# of queries read 2 weeks ago: 171
# of partials/manuscripts requested: 0
genre of partials/manuscripts requested: n/a
# of queries read last week: 183
# of partials/manuscripts requested: 1
genre of partials/manuscripts requested: YA
# of queries read this week: 247
# of partials/manuscripts requested: 2
genre of partials/manuscripts requested: historical UF; fantasy thriller
oldest query in the queue: July 23
Bless me, for it has been 3 weeks since my last query confession. Whomever suggested that July was a slow month for publishing…. I say unto you that you were quite mistaken. Quite.
Even without attending two conferences, where I had the great fortune of seeing clients face-to-face and partaking in some really delicious meals, there seemed to be no slow-down in on-going business. My email proliferates like bunny rabbits.
Which is, why, oh, gentle readers, I say unto you — it is more likely that a cupcake can be snitched from Janet Reid than an agent will respond to a request for additional information and/or clarification when they decline a query. (Earlier this week, a guest post on Rachelle Gardner’s blog addressed a similar topic.)
Somewhere I suspect someone is encouraging people to write back as I have seen an upswing in these the last couple weeks.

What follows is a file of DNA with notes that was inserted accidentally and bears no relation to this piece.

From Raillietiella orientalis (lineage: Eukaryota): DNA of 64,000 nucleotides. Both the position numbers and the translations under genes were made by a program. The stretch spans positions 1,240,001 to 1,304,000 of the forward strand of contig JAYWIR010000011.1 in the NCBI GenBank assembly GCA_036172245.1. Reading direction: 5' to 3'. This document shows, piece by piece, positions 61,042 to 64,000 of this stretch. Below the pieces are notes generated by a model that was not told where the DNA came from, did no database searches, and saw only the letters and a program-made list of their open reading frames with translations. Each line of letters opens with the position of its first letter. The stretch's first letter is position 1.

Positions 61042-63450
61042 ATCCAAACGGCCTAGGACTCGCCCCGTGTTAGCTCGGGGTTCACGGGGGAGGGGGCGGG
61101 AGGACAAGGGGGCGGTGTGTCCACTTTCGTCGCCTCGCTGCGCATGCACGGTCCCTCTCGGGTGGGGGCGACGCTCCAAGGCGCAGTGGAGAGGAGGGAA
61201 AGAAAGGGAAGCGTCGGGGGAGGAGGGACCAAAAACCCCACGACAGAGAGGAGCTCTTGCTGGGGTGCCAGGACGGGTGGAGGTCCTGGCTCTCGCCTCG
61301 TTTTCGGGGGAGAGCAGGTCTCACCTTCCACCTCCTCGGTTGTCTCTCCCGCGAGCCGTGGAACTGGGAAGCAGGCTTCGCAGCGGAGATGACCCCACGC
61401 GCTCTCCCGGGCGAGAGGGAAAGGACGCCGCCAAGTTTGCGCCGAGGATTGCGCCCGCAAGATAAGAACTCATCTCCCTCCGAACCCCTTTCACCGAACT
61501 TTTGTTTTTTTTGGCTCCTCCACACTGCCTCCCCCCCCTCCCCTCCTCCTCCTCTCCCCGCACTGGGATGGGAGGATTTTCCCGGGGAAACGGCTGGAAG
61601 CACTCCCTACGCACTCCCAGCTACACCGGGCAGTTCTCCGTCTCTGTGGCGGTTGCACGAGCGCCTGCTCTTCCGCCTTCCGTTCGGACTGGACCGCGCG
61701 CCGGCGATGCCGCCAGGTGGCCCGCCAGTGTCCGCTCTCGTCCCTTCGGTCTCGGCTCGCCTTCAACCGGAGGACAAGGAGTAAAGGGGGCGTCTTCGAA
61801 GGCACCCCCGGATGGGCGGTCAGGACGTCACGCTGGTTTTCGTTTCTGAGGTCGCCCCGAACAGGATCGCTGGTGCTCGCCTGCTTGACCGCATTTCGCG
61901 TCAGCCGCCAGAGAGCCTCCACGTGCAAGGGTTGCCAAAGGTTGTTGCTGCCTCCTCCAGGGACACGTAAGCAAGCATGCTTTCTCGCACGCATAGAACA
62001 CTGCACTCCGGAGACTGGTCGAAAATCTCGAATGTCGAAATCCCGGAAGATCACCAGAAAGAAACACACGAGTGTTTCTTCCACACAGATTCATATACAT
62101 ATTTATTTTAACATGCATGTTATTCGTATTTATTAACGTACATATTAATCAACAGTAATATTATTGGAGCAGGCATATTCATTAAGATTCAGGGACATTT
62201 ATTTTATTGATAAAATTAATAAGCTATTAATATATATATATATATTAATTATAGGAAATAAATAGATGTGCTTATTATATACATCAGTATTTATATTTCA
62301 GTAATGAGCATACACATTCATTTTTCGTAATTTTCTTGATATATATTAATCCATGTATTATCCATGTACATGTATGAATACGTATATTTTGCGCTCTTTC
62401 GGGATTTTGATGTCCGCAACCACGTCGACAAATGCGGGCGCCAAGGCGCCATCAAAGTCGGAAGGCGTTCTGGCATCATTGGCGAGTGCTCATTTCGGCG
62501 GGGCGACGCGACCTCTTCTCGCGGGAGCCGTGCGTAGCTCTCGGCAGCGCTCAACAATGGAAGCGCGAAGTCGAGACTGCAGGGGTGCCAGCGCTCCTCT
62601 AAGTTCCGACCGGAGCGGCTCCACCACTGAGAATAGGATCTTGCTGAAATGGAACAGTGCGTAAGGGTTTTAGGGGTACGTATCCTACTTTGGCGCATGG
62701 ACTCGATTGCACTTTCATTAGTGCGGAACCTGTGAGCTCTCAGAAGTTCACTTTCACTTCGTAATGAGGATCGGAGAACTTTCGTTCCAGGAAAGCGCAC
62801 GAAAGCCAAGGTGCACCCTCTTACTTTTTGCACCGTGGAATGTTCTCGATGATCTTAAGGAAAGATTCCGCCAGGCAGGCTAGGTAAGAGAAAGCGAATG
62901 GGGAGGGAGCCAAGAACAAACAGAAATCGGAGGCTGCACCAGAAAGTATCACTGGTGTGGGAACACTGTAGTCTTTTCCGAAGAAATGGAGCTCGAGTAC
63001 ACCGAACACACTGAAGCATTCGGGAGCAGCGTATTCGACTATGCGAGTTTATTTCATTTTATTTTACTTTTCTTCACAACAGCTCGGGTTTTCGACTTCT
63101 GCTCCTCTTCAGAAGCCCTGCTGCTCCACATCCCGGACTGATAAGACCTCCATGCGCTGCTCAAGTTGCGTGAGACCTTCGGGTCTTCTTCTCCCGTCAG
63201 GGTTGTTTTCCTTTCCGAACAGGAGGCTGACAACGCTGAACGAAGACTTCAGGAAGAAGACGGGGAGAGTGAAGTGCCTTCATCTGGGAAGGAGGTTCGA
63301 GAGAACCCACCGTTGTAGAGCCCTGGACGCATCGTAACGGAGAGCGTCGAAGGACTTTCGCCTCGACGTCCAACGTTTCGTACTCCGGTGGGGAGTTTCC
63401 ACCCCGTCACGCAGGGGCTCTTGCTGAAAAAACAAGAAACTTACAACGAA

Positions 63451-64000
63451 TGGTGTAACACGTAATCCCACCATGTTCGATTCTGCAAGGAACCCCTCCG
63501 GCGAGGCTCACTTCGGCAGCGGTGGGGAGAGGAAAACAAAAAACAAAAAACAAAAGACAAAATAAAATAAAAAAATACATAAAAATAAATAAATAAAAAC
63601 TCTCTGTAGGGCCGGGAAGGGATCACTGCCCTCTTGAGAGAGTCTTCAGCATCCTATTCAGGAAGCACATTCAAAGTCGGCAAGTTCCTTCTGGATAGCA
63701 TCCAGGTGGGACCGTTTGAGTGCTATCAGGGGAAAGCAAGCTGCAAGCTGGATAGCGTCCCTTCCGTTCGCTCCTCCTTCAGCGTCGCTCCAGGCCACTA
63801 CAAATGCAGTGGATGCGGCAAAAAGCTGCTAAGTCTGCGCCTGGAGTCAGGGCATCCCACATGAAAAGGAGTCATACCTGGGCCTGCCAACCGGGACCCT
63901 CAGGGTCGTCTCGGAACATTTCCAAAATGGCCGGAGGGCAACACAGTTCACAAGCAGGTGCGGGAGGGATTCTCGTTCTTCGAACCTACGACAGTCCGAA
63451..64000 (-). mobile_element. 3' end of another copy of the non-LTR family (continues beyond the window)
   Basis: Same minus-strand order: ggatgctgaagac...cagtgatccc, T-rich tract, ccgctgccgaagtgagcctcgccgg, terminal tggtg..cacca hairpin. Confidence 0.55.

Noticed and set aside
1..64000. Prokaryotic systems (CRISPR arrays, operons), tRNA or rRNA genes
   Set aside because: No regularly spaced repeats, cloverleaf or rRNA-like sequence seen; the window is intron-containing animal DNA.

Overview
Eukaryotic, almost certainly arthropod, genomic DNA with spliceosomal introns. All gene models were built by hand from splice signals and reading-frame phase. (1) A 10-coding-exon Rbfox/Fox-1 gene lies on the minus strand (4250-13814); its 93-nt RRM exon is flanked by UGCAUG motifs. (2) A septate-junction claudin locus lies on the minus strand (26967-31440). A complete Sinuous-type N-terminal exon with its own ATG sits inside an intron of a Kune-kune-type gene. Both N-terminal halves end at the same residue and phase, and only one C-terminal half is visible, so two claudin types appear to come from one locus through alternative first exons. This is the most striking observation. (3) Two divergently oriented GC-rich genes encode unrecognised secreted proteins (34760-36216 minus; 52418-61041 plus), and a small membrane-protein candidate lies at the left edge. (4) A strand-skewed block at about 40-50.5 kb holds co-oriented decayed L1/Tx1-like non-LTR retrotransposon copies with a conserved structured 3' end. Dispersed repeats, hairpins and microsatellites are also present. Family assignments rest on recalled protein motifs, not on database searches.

Many of these responses are kind and thoughtful. Some even acknowledge that they know an agent might not be able to reply due to the time constraints. Some express an understandable level of frustration. Then there are those that are less than polite. Others make some “intriguing” assumptions about my reading habits and personal tastes (when I say intriguing I sometimes mean insulting, but mostly they are just plain wrong). Some few implore “please just give me a chance.”
I don’t believe in the no response means no thing. For my part, I reply to each query and indicate whether I want to read more or not. But I keep it simple, so I can give the next story and the next and the next…. a chance.
Do those who send this kind of additional correspondence think about the others waiting for that chance? Does a query + 5 pages + synopsis = a chance? And how are you going to get your hands on that cupcake?
The last time we went to Disneyworld we ate at Boma in the Animal Kingdom Lodge, and it was so incredibly good. My other favorite there was Artist Point.
My take would be these people avoid deep thinking at all costs.
And yes, your left side of the equation equals the right — and I have an engineering management degree 🙂 so I excel at fuzzy math.
Well, as for the cupcake…my husband and I are opening a bakery, so no need for me to risk a shark attack.
Oh, wait…you probably meant that symbolically. Cupcake (ultimate treat) as request for full by an agent. In that case, I hope to do so by improving my writing and storytelling, revising my manuscript, and not giving up.
But I’m not above bribing with baked goods. 🙂
And then there are those of us who are so terrified of being one of the 245 that we just never submit anything any more. And yet we still read agent blogs. 😉
I really wanted to get my hands on that cupcake, especially the toy shark. That was adorable.